While honoring heroes, dogs aid service members with PTSD

HIGH POINT, N.C. — Studies indicate at least one in five veterans of the Iraq and Afghanistan wars come home with Post Traumatic Stress Disorder.

A High Point non-profit uses canine comrades to help those service men and women heal and find hope again here at home.

Patriot Rovers rescues Golden Retrievers and pairs each with a service member who needs help with emotional and social stability.  They are veteran and active service members with PTSD and/or Post Traumatic Brain Injuries.

In addition, each service dog is named after a fallen soldier.  The goal of Patriot Rovers is to honor men and women who lost their lives as a result of serving their country, all while training the dogs to help survivors recover emotionally.

For MSgt. Joshua Marlowe, even a month with his new service dog has made a difference.

“He’s good with family and the kids.  He treats the baby like his own, licking him and everything,” Marlowe said.  “As for me, he’s woke me up a few times in the night when I’ve started having my night terrors.”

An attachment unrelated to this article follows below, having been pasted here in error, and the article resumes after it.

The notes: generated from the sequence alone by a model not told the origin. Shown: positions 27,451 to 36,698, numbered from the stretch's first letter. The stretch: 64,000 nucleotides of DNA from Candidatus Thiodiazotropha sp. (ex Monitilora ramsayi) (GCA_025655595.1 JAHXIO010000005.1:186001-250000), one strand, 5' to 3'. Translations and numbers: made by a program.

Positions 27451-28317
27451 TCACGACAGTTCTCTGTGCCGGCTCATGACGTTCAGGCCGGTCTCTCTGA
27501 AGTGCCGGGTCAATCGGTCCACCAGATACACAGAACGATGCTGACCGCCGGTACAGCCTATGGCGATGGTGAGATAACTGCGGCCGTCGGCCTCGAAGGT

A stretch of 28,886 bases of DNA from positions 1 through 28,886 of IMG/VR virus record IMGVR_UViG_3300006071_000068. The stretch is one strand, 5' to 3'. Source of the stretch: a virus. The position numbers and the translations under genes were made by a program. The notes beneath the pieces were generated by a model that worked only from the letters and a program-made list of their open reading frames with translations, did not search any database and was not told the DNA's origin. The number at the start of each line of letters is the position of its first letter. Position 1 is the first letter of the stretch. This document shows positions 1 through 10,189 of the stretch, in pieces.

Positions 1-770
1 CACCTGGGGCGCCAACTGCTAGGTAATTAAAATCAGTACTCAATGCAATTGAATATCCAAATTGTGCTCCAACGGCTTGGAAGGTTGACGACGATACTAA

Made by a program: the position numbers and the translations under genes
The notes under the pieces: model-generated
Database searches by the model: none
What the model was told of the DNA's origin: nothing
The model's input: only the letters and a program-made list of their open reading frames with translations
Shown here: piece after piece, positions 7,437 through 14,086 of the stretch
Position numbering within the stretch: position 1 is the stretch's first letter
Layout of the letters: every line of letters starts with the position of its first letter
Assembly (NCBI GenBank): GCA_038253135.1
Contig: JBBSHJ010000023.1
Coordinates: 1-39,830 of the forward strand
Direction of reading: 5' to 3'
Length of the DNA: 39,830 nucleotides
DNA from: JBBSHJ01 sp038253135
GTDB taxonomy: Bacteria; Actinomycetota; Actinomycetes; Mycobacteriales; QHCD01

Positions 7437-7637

“When I start getting anxiety,” he continued, “I can call him up and adjust my breathing to his.”

Marlowe says it’s a partnership that soothes.  His wife, Cindy, was the one who first suggested he apply for a psychiatric service dog as part of his recovery.

Marlowe is a load-master with the N.C. Air National Guard.  He was sent on a C-130 aircraft from Charlotte to southwest South Dakota to fight wildfires last Summer.

“This was numerous times we’ve been to do that,” Marlowe said.  After a pause he explained, “Our plane went down.”

Four airmen were killed in the crash, while two survived.

“I was one of the survivors,” Marlowe added solemnly.

Having also deployed to Iraq and Afghanistan multiple times, Marlowe understandably has a difficult time discussing his experiences.

That’s something else Patriot Rovers helps with.

The dogs trained for ten months before meeting their new owners.  This week, nine service members and their nine service dogs met and trained together for the first time.

“Each different story, there’s a common denominator. We can all connect on and talk about it,” Marlowe said.

On Friday, the canines will graduate in High Point.  Marlowe’s dog is named Captain Mike.

“This dog is named after Michael Fielder,” Marlowe said while pointing to U.S. Army patches on the dog’s harness.  “He was an army veterinarian who got an infection overseas and passed away.”

Fielder’s family lives in Lexington.  They have met the dog named for their son.

“I think it was really good for them to meet,” Marlowe said.  “Emotional, but a good thing.”

Fielder was 35 years old and working as a veterinary service officer in 2007 when he died in Baghdad.

As a father of three working to recover from his injuries from the plane crash, Marlowe says Captain Mike is more than just a pet.  For him and his wife, the dog represents a better life and an opportunity to find normalcy once again.

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